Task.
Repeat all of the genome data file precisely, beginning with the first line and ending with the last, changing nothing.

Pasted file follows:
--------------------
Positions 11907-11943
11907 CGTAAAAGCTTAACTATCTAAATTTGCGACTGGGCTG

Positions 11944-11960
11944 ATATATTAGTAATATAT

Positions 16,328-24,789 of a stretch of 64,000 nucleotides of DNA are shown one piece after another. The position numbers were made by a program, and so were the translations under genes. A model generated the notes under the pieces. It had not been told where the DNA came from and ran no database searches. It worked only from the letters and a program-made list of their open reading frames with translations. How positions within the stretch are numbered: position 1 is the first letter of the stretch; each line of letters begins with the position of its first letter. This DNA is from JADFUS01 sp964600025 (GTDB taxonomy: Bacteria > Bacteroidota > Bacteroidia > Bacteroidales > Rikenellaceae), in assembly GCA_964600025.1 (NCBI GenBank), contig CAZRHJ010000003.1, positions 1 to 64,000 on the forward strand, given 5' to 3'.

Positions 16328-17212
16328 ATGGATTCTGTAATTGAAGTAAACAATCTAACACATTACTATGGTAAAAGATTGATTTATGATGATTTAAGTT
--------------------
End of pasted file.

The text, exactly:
Positions 11907-11943
11907 CGTAAAAGCTTAACTATCTAAATTTGCGACTGGGCTG

Positions 11944-11960
11944 ATATATTAGTAATATAT

Positions 16,328-24,789 of a stretch of 64,000 nucleotides of DNA are shown one piece after another. The position numbers were made by a program, and so were the translations under genes. A model generated the notes under the pieces. It had not been told where the DNA came from and ran no database searches. It worked only from the letters and a program-made list of their open reading frames with translations. How positions within the stretch are numbered: position 1 is the first letter of the stretch; each line of letters begins with the position of its first letter. This DNA is from JADFUS01 sp964600025 (GTDB taxonomy: Bacteria > Bacteroidota > Bacteroidia > Bacteroidales > Rikenellaceae), in assembly GCA_964600025.1 (NCBI GenBank), contig CAZRHJ010000003.1, positions 1 to 64,000 on the forward strand, given 5' to 3'.

Positions 16328-17212
16328 ATGGATTCTGTAATTGAAGTAAACAATCTAACACATTACTATGGTAAAAGATTGATTTATGATGATTTAAGTT